Published online Jan 7, 2016. doi: 10.3748/wjg.v22.i1.300
Peer-review started: May 20, 2015
First decision: September 9, 2015
Revised: October 14, 2015
Accepted: November 24, 2015
Article in press: November 24, 2015
Published online: January 7, 2016
The multifactorial and multistage pathogenesis of hepatocellular carcinoma (HCC) has fascinated a wide spectrum of scientists for decades. While a number of major risk factors have been identified, their mechanistic roles in hepatocarcinogenesis still need to be elucidated. Many tumor suppressor genes (TSGs) have been identified as being involved in HCC. These TSGs can be classified into two groups depending on the situation with respect to allelic mutation/loss in the tumors: the recessive TSGs with two required mutated alleles and the haploinsufficient TSGs with one required mutated allele. Hepatitis B virus (HBV) is one of the most important risk factors associated with HCC. Although mice cannot be infected with HBV due to the narrow host range of HBV and the lack of a proper receptor, one advantage of mouse models for HBV/HCC research is the numerous and powerful genetic tools that help investigate the phenotypic effects of viral proteins and allow the dissection of the dose-dependent action of TSGs. Here, we mainly focus on the application of mouse models in relation to HBV-associated HCC and on TSGs that act either in a recessive or in a haploinsufficient manner. Discoveries obtained using mouse models will have a great impact on HCC translational medicine.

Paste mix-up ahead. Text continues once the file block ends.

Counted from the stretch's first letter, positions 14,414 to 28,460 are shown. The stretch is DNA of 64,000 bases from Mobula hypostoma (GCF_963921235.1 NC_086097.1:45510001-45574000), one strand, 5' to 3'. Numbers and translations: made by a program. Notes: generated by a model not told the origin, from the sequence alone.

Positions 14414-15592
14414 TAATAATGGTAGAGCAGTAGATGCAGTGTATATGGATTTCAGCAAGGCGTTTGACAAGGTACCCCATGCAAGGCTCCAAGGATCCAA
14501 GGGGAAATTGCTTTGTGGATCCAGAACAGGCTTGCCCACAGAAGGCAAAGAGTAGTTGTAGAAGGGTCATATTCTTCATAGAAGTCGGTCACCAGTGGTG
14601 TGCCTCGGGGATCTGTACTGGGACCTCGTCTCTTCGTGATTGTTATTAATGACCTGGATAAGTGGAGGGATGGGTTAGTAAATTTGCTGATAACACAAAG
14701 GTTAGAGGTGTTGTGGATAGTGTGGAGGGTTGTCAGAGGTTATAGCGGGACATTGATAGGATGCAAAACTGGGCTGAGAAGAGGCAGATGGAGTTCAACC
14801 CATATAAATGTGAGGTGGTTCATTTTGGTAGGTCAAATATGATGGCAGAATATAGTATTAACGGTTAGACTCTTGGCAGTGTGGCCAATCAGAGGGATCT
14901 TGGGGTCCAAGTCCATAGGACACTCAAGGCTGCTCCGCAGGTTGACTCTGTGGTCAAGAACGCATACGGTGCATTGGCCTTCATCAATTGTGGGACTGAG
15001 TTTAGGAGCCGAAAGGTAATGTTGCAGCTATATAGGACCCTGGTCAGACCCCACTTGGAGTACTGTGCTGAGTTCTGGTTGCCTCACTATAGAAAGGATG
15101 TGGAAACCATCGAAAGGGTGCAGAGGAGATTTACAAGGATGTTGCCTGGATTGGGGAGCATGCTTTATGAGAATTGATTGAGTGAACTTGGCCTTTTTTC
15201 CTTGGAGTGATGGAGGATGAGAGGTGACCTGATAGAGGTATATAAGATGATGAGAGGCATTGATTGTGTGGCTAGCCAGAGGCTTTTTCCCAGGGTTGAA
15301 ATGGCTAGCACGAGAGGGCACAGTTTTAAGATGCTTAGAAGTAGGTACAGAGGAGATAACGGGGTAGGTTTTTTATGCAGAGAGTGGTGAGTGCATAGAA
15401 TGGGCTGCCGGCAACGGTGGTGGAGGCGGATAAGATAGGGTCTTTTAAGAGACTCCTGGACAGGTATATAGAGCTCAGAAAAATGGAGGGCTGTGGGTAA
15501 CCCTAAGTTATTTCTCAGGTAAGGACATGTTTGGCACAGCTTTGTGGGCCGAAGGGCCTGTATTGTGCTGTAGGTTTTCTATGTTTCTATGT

Core tip: Hepatitis B virus (HBV) viral products, in particular the oncogenic HBV X protein, and mutations of tumor suppressor genes (TSGs) are the driving force of hepatocellular carcinoma (HCC). Inactivation of a recessive TSG requires mutations in both alleles and fits the “two-hit” model. However, haploinsufficiency occurs when one allele is insufficient to confer the full functionality of a TSG; the gene’s effect can be partial or complete depending on tissue type, genetic modifiers/background, and environmental factors. Mouse models play a pivotal role in demonstrating the oncogenic effects of viral products and in establishing the dose-dependency and quantitative differences when analyzing a TSG involved in HCC.